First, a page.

The challenges raised by those who either espouse universalism or advocate a doctrine of annihilation have been addressed by Lutherans since the Reformation. Early in the twentieth century, the Lutheran dogmatician Franz Pieper summarized the position of Lutheran orthodoxy: "The claim that the punishments of hell are intended to be remedial or restorative is just as unscriptural as the claim that these punishments are a means of annihilation." Centuries before, Johann Quenstedt railed against the so-called "mercy theologians" (misericordes theologi) who denied Scripture's clear teaching by arguing that the doctrine of hell is unworthy of God. And while opinions have varied regarding the nature of hell-is the fire physical or hyper-physical?-Lutheranism's classical theologians agree that hell is both real and unending. As Pieper quotes Johann Gerhard, "It is wiser to be concerned about escaping this eternal fire by true repentance than to engage in unprofitable arguments as to the nature of the fire."

Lutheran theology understands hell as "the consummation of the law" in those who are finally impenitent, according to John Stephensen in Confessional Lutheran Dogmatics: Eschatology. Rejecting the doctrine of eternal damnation diminishes Christ's work. Unlike Reformed theology, Lutheran theology teaches universal atonement: Christ Jesus suffered and died for the sins of the whole world (Matt. 20:28; 1 Tim. 2:6; 1 John 2:2). By the atoning death of his Son, God reconciled the world unto himself (2 Cor. 5:18-21). To refuse the gift of the gospel of reconciliation is to be left only with the Law that accuses and finds its final consummation in a hell prepared for the devil and his angels (see Matt. 25:41). Indeed, hell is utterly inhuman. The finality of this banishment is aptly expressed by Werner Elert in Last Things, "But in the last Judgment even the most obstinate ear will be opened, not to give man a chance to reconsider his decision but to shut the door to that possibility forever."

Lutheran theology takes hell with utmost seriousness because it takes Christ's work utterly seriously. The Son of God came in the flesh as the friend of sinners, to seek and to save the lost. He did not come to boost self-esteem, to provide psychological wholeness, or to establish a new social order. He came to redeem sinners from God's wrath by his blood. This is confessed in the Explanation to the Second Article of the Apostles' Creed in Luther's Small Catechism: "He has redeemed me, a lost and condemned human being. He has purchased and won me from all sins, from death, and from the power of the devil, not with gold or silver but with his holy, precious blood and with his innocent suffering and death. He has done all this in order that I may belong to him, live under him in his kingdom, and serve him in eternal righteousness, innocence, and blessedness, just as he is risen from the dead and lives and rules eternally."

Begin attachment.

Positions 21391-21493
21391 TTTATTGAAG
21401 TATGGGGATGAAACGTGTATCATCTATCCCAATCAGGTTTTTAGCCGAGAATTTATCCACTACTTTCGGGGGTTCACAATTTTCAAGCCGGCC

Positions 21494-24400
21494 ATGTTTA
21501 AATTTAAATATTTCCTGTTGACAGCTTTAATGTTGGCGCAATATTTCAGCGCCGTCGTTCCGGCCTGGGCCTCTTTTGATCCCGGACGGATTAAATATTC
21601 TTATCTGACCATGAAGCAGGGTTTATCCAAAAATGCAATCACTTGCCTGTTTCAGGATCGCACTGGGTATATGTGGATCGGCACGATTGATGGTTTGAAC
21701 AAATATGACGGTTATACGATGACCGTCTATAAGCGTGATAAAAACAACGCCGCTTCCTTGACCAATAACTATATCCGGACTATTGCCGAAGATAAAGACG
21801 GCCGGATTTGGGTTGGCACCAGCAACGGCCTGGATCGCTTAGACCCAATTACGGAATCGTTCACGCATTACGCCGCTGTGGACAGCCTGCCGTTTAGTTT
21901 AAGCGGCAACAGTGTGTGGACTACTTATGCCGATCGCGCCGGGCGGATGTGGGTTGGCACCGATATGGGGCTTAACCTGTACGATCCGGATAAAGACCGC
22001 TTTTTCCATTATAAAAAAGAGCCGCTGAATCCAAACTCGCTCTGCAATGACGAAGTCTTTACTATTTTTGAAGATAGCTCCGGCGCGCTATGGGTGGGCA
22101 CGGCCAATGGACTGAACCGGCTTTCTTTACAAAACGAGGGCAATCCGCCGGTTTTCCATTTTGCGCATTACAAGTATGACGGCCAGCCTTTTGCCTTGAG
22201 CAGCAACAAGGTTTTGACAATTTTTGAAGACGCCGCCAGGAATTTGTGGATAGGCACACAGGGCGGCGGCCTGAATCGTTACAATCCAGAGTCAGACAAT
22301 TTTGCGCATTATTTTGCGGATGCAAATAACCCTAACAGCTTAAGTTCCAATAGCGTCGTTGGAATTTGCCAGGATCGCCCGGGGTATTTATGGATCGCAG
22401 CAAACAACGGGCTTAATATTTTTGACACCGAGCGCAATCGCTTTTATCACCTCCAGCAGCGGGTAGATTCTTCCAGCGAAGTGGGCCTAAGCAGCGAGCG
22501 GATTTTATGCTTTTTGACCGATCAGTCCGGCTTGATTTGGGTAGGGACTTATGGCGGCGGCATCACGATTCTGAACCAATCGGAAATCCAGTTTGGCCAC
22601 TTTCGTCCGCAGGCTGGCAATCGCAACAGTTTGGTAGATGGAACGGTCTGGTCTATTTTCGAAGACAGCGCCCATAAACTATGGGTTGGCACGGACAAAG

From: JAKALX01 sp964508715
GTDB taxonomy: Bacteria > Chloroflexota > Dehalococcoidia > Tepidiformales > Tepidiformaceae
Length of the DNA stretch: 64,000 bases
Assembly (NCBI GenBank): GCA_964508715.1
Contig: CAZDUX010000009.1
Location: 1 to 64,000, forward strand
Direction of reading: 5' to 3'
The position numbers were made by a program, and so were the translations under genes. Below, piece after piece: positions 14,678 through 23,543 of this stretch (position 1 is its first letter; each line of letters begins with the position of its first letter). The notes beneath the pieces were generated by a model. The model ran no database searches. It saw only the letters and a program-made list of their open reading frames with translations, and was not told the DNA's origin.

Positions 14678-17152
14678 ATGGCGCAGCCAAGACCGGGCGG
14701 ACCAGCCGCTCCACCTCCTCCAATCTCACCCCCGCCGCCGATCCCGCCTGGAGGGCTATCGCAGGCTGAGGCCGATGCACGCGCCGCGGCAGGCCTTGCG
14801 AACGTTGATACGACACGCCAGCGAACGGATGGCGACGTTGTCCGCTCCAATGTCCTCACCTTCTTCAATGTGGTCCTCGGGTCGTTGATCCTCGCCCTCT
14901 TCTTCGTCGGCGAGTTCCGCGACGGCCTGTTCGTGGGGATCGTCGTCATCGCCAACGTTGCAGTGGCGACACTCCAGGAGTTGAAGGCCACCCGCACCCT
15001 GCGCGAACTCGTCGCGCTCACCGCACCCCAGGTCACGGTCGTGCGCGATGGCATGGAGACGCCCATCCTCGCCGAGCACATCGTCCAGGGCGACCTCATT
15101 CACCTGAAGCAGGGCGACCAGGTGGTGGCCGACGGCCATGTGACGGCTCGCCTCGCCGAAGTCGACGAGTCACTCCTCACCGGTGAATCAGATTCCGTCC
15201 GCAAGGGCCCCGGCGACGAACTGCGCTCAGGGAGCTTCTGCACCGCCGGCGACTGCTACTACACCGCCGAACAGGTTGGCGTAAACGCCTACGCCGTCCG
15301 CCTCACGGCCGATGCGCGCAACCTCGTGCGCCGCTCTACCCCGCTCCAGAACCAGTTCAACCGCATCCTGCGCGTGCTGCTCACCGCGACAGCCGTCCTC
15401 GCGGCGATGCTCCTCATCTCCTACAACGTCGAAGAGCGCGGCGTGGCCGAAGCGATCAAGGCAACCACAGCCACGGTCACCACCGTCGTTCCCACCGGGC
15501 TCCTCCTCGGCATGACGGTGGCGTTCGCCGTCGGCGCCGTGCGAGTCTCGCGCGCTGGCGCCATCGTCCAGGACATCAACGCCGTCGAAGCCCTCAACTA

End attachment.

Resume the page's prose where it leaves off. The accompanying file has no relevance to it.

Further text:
With this same confidence, the writers of the Formula of Concord found profound comfort in Christ's descent into hell, confessing that "we believe simply that the entire person, God and human being, descended to hell after his burial, conquered the devil, destroyed the power of hell, and took from the devil all his power…. Thus, we retain the heart of this article and derive comfort from it, so that 'neither hell nor the devil can capture or harm us' and all who believe in Christ."

1 In this article, John T. Pless has cited Lutheran doctrinal standards which can be found in the Lutheran Book of Concord, translated by Robert Kolb and Timothy Wengert. His quotations of Pieper, Quenstedt, and Gerhard are all found in Pieper's Christian Dogmatics (St. Louis: Concordia Publishing House, 1950-1957).
Wednesday, June 6th 2007

“Modern Reformation has championed confessional Reformation theology in an anti-confessional and anti-theological age.”

J. Ligon Duncan, IIISenior Minister, First Presbyterian Church